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Crain’s Detroit Business

Non-Profits Step Up Incentive Pay to Stay Competitive

Non-profits are stepping up incentive pay opportunities to attract and retain top executives, experts say. Those already offering it as a part of compensation packages are increasing the amount CEOs can earn, said Tim Dupuis, a Detroit-based vice president for Chicago-based executive compensation firm Pearl Meyer.

And smaller non-profits that hadn't yet begun to offer it are adding it to compensation packages. Base salaries paid by non-profits have generally been competitive with for-profit companies of similar size, Dupuis said. But for-profits offer larger incentive opportunities.

Non-profits have tried to close the gap by offering slightly more generous health and wellness and retirement benefits, Dupuis said.

"But in order for us to be competitive in the market and attract and retain the talent we need to achieve mission, we need to have some kind of performance pay. The base salary and health and wellness benefits aren't cutting it anymore," he said.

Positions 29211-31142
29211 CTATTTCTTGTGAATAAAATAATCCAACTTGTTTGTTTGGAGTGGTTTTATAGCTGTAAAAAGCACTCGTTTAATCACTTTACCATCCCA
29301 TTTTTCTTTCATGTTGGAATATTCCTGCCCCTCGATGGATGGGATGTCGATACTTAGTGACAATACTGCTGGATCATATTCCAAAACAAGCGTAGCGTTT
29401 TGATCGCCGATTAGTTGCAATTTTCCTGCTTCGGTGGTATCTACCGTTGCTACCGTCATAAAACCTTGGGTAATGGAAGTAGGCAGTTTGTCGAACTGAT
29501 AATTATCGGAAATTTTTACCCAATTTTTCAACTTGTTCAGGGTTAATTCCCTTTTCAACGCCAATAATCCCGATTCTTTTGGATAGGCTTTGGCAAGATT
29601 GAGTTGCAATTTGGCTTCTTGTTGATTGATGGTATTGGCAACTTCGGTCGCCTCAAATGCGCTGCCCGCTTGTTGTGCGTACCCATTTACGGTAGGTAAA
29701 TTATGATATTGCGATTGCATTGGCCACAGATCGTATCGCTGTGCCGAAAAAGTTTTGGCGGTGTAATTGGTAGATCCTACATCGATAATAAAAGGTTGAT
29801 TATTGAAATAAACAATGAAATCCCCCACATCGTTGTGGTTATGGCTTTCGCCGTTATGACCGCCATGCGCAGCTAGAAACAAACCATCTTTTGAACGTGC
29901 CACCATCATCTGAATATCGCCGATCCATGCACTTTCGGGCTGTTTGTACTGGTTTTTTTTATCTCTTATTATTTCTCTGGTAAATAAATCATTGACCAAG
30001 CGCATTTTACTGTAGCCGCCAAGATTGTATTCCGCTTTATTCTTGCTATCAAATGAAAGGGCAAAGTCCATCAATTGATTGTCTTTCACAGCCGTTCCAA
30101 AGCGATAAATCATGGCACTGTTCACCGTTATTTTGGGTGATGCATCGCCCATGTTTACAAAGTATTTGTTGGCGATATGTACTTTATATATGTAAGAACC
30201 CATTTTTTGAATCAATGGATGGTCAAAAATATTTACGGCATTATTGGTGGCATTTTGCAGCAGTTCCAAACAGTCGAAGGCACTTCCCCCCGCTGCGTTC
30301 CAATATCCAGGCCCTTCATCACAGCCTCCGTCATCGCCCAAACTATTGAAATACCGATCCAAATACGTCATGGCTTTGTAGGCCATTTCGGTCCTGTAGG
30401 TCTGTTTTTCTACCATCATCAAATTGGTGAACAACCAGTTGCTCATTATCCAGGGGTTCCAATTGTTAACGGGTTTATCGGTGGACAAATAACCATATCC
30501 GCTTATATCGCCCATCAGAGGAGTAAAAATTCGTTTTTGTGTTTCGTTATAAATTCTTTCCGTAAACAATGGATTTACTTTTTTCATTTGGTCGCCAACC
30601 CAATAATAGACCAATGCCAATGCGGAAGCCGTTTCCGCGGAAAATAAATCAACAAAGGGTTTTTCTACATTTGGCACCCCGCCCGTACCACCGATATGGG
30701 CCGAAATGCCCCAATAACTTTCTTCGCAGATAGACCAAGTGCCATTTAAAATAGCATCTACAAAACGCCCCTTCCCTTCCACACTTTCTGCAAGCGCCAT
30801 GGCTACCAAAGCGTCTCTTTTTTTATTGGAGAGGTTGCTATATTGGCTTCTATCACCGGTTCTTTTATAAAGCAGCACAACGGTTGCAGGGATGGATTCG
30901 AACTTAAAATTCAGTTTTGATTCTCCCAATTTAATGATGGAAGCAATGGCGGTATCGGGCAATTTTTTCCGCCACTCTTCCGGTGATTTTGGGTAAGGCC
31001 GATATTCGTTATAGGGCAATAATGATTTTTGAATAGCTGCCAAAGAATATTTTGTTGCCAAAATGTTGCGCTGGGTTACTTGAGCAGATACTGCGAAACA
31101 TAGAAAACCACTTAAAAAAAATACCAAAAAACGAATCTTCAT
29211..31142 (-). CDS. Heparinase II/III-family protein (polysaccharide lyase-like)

Non-profits "are finding that to attract and retain their executive talent, they have to pay more similarly to for-profit organizations."

If they are going to pay executives more, boards prefer to put more pay at risk to ensure they get what they pay for, Dupuis said.

Non-profits that have included the "at-risk" or merit pay as part of compensation for years are giving executives the opportunity to be awarded a higher percentage of their base pay—say 20 percent instead of 10 percent—for hitting defined performance targets, Dupuis said.

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